Eruptive performance

Hydrogen Envelope of Comet
 When the Comet approaches the Sun, it nucleus begins to vaporizes creating a hydrogen gas envelope around it. This envelope is not visible to the naked eye.  The hydrogen in the envelope comes from water molecules breaking up when they absorb the ultraviolet photons from the Sun.  The hydrogen atoms also absorb ultraviolet photons and can only be detected by space based telescope (Earths atmosphere absorbs UV radiation) when they emit back ultraviolet radiation.

Comets Tails
 Ludwig Biermann propose the idea of solar wind to explain comet tails. Mariner 2 spacecraft captured the one such event in 1962.

Comets Tails
 The solar wind produces three Comet tails that point away from the motion of the Comet.
 The blue ion tails is ionized atoms of CN and C2.  The dust tail is produced when the photons from the Sun strike the dust particles and produce radiation pressure on them. This causes the dust particles to drift away from the come.
 The effect of solar wind on dust particles is less compared to that on ions, this gives the dust tails a curved shape.

 The third tail is made up of Sodium and is usually invisible to the unaided eyes.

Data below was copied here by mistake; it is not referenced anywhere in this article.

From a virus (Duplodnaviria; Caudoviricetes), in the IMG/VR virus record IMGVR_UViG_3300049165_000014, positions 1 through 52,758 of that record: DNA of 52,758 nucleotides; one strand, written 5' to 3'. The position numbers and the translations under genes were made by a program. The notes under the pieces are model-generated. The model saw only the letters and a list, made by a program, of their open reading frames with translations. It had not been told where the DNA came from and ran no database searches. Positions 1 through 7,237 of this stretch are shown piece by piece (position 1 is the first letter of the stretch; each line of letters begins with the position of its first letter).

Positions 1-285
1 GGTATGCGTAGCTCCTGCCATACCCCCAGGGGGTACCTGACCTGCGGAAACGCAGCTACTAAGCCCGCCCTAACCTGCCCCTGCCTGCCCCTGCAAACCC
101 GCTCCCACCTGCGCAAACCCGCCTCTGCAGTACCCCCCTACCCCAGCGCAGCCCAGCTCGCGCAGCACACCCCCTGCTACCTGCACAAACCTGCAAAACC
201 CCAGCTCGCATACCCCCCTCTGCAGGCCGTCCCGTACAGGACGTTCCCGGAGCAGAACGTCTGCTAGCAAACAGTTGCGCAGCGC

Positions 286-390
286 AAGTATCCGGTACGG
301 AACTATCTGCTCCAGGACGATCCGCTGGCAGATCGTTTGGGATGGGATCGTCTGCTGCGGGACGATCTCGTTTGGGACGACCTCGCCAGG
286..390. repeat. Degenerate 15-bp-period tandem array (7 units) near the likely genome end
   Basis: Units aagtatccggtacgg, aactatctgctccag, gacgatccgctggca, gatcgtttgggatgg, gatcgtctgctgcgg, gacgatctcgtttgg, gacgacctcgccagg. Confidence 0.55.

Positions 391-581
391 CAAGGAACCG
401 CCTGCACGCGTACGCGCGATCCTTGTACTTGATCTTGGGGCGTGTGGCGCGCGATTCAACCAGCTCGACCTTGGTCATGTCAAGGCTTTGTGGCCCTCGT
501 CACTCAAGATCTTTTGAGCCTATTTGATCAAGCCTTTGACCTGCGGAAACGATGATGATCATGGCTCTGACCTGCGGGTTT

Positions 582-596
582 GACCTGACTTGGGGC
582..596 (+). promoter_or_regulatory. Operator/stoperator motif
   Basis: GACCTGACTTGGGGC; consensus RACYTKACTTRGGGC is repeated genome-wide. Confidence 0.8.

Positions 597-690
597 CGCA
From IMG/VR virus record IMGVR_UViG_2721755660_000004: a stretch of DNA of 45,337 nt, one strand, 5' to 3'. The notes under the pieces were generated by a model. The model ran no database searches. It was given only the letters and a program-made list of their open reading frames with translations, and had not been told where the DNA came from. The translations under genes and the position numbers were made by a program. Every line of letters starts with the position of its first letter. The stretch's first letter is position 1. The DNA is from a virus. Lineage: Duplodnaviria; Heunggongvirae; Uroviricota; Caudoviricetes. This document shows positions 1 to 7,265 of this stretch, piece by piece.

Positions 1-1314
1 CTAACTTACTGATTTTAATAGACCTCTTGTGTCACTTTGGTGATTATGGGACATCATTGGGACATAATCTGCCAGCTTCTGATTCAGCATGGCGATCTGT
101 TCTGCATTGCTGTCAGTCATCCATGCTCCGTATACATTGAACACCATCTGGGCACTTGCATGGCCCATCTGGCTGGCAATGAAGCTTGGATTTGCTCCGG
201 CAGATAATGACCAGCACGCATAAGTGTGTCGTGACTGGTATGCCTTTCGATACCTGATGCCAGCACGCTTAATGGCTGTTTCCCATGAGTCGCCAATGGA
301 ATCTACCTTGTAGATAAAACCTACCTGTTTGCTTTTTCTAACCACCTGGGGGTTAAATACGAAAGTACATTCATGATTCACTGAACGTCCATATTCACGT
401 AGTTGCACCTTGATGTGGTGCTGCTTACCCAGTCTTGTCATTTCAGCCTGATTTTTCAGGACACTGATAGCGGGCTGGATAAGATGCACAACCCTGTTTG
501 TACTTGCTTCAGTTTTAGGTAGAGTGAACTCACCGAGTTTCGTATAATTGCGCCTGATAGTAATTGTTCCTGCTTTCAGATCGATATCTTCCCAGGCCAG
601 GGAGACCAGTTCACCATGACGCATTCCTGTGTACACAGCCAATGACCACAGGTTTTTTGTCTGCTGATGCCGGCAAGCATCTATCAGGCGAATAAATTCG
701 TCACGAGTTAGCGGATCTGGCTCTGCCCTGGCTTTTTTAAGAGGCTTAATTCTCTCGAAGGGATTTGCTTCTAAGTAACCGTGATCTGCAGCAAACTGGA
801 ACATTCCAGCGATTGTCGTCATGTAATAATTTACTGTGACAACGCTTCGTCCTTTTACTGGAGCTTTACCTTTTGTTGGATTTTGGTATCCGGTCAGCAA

Basic Physics of Comets
 Comets obey Kepler laws of planetary motion, Newton law’s of motion and Newton’s law of gravity.  Nucleus Density = Mass /Volume ≈ 1000 kg/m3  From Kepler’s 3rd Law the aphelion distance can be determined
 (Period in years)2 = (aphelion distance in AU)3

Basic Physics of Comets
 The tidal force on the Comet can be estimated from:
 Force = (Solar Mass)(Comet Radius)/ (distance)3  The brightness of a Comet can be determined from:
 Brightness œ (distance from Sun) - n (distance from earth) - 2  Near the sun n ≈ 4

Basic Physics of Comets
 The linear size of any object in the sky can be determined by the small angle formula:
D

d
206,265

360  60  60  206,265 2   is in arc seconds
Eye Linear Size D Angular Size 



Distance d

Comets and their Spectra
 Spectroscopy is a technique in which light is broken into its component colors. Each chemical element show their fingerprint in the spectrum of the object.  We can thus find the composition of Comets by identifying the fingerprints.  Most of the information on Comets come from Infrared radiation, because Comets are cold objects they radiate strongly at Infrared radiation.

Observed Composition
 Coma
 H, C, C2, C3, CH, CN, HCN, CH3, NH, NH2, O, OH, H2O, Na, K, Ca, V, Cr, Mn, Fe, Co, Ni, Cu plus dust particles with silicates

 Tail
 CH+, CO+, CO2+, N2+, OH+, H2O+, Ca+, plus dust particles with silicates

Comet Collisions
 Comet collision with Earth can bring devastation to life on Earth.  Jupiter in our solar system is the largest planet and thus exerts greater gravitational pull on incoming Comets.  Study of Shoemaker-Levey collision with Jupiter gave us important facts about Comet collisions.

Comet Collisions

Courtesy: NASA/JPL